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PROFILE: BUENOS AIRES:ROSA CHANCHO
TAMARA STUBY

WITH the motto ‘Rosa Chancho is an art gallery’, young artists Mumi, Julieta García Vázquez, Tomás Lerner, Osías Yanov and writer Javier Villa de Villafañe burst onto the Buenos Aires scene in March last year; their aim: to investigate current exhibition and sales practices (and their immobilising effect) through hands-on experimentation with a variety of alternatives. Their first step was to delimit a no-holds-barred work zone – an unassuming shop display window, the sidewalk in front of it and a bit of the street; then they defined three roles and announced who would occupy them during the course of the year. This deceptively simple recipe contains a myriad of complex questions (authorship, curator versus artist versus gallery identity, site-specificity, marketability and so on) that have converted Rosa Chancho into a focal point and made it a concentrated seedbed of activity, whose repercussions ricochet off in all directions.





Five artists – Orilo Blandini, Luciana Lamothe, Carlos Huffmann, Noelia Yagmourian and Andrea Cavagnaro – were assigned to the ‘window’, creating successive works in the display case and beyond (on, over, on top of or with the works that preceded theirs); ‘overseers’, comprising five artists and theoreticians – Silvia Gurfein, Nancy Rojas, Verónica Gómez, Miguel Mitlag and Octavio Garabello – followed the year’s activity, culminating in a joint exhibition of works/texts in December (employing the interior space for the first time); and ‘parasites’ – Leandro Tartaglia and the group Provisorio/Permanente – acted as free agents, using the rest as their springboard.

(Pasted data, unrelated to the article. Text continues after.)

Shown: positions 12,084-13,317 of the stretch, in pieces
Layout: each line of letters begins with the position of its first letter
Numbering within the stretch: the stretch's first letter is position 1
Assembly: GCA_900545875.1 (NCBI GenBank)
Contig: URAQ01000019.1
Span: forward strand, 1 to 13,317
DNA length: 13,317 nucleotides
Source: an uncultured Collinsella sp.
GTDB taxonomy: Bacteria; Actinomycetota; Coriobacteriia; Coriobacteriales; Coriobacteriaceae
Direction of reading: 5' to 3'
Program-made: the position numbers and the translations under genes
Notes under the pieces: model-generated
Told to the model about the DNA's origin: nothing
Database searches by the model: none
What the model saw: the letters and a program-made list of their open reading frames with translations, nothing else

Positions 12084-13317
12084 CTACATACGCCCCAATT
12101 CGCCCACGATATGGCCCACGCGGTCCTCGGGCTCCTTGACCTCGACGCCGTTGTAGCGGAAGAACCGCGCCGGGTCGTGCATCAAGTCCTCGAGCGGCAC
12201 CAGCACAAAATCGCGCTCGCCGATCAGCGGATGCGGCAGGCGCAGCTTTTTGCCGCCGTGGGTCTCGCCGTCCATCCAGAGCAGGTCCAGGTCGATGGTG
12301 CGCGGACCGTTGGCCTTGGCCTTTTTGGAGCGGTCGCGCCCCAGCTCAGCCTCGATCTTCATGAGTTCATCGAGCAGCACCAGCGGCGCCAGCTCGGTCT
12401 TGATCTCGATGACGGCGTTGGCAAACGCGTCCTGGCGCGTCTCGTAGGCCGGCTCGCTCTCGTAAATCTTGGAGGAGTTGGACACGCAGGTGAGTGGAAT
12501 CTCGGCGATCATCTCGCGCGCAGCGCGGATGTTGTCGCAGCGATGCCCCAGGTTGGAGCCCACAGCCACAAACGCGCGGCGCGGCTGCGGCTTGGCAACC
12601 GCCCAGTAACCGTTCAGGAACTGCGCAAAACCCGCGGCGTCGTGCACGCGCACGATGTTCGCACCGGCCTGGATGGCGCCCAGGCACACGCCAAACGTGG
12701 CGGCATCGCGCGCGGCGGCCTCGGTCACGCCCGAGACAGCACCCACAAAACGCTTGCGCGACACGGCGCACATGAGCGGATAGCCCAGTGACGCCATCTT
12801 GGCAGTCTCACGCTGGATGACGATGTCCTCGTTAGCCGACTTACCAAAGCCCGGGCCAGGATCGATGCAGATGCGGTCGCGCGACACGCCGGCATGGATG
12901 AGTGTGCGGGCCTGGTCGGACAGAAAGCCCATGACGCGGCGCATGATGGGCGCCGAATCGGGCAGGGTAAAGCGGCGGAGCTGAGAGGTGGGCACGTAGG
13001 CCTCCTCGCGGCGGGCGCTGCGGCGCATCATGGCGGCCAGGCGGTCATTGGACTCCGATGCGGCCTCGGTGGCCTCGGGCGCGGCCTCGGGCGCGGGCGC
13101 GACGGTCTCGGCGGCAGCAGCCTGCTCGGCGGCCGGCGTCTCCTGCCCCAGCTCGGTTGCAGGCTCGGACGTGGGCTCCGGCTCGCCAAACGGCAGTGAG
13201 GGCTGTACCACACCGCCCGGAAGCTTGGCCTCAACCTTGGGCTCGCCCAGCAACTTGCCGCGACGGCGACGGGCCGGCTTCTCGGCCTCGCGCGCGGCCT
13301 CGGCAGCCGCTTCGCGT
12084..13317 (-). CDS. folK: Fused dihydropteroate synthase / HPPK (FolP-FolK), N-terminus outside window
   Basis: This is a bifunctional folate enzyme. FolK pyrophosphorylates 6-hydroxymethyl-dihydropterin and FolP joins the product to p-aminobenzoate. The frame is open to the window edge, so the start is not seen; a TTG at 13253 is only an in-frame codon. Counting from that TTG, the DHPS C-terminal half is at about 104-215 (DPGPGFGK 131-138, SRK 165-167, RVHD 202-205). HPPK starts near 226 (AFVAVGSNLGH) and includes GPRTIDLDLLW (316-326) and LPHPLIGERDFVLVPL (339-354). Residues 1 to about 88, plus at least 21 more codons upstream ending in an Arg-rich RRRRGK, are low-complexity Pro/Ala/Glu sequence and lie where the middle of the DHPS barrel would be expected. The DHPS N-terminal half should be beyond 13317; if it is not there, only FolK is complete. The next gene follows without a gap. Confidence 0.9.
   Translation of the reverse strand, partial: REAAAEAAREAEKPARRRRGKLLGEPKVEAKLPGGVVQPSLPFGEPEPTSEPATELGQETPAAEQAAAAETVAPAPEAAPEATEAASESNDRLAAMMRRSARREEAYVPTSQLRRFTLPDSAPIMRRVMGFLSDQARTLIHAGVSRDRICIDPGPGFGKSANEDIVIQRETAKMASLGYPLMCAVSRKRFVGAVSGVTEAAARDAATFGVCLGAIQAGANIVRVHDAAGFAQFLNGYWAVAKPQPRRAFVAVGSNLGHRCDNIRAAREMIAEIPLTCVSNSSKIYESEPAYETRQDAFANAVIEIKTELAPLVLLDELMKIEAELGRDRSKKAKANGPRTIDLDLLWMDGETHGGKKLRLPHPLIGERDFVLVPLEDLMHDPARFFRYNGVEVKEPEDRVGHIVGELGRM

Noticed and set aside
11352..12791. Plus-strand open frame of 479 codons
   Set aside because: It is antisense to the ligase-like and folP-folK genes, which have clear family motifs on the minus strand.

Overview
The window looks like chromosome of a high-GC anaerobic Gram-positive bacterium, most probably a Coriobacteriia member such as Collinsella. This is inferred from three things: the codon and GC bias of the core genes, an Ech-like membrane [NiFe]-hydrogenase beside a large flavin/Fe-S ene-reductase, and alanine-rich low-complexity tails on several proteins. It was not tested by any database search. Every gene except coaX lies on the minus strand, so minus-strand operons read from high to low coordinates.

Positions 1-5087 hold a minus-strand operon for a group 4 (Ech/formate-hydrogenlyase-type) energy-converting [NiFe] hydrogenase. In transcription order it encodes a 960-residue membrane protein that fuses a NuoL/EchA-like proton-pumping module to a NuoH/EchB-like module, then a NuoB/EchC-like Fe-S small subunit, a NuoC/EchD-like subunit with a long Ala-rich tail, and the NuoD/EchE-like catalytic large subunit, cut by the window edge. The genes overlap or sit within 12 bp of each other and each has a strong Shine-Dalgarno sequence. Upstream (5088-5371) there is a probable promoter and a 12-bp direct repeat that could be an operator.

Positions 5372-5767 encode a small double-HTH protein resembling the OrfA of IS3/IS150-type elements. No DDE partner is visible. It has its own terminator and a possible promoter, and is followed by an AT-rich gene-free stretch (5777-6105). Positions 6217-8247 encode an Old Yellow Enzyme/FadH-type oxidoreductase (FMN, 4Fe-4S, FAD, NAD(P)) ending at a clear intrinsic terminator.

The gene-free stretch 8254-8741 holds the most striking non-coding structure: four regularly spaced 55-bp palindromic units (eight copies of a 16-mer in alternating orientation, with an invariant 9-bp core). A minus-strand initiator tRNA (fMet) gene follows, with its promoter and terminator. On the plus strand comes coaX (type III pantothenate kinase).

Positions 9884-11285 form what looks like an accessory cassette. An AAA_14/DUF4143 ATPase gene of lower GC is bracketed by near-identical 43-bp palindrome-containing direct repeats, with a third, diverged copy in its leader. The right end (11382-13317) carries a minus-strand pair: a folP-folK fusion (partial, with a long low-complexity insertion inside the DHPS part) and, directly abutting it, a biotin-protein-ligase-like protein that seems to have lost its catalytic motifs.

The result? Propositions ranging from sidewalk demolition to a new angle on the ‘penetrable’, to a mannequin’s nosebleed that leads to a billboard intervention by way of a hundred metre long trail of blood red droplets winding along the pavement. From the outset it was clear that this would not be a young talent-search agency focusing on who is or is not present, but rather a place where the challenge would lie in what both artists and organisers, flexing their muscles and challenging old habits, could manage to do together. Instead of falling back on easy strategies of carefully contained, consequence-free delinquency, Rosa Chancho deals with the issue of influences – that heavy traffic that comes to bear on any artist’s work – by shifting away from judgement calls on who is copying whom, and by stepping out from under umbrella terms such as ‘appropriation’. They oblige artists to roll up their sleeves and dig into the business of working over another’s work and, in turn, being worked over, whilst they and their proposal share the same vulnerability.

These are not kids launching spit-balls and then looking the other way; they are committed to exploring these questions as avenues, rather than using them as pedestals from which to pronounce a particular stance. As playful as they are serious, they show no signs of letting up: be on the lookout this year for the Rosa Chancho Prize…

TAMARA STUBY IS A WRITER BASED IN BUENOS AIRES

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